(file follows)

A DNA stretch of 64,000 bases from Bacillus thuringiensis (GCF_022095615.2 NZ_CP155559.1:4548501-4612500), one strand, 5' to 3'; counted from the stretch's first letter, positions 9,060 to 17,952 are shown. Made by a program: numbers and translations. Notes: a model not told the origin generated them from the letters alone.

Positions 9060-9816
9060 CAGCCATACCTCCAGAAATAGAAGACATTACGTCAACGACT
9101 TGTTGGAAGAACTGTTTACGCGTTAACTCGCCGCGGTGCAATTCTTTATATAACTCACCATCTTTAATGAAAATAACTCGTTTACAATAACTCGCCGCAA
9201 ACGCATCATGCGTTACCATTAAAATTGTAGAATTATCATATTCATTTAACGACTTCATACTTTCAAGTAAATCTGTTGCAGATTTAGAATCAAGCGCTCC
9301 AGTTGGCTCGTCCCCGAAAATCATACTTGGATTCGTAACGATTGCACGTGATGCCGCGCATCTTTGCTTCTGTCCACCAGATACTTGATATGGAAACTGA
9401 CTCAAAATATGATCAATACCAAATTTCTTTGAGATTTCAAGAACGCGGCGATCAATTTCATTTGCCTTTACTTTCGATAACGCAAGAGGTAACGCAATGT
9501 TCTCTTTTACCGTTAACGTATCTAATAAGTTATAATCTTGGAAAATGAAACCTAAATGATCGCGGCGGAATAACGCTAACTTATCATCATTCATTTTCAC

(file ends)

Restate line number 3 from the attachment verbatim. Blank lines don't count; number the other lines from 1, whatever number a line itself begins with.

9060 CAGCCATACCTCCAGAAATAGAAGACATTACGTCAACGACT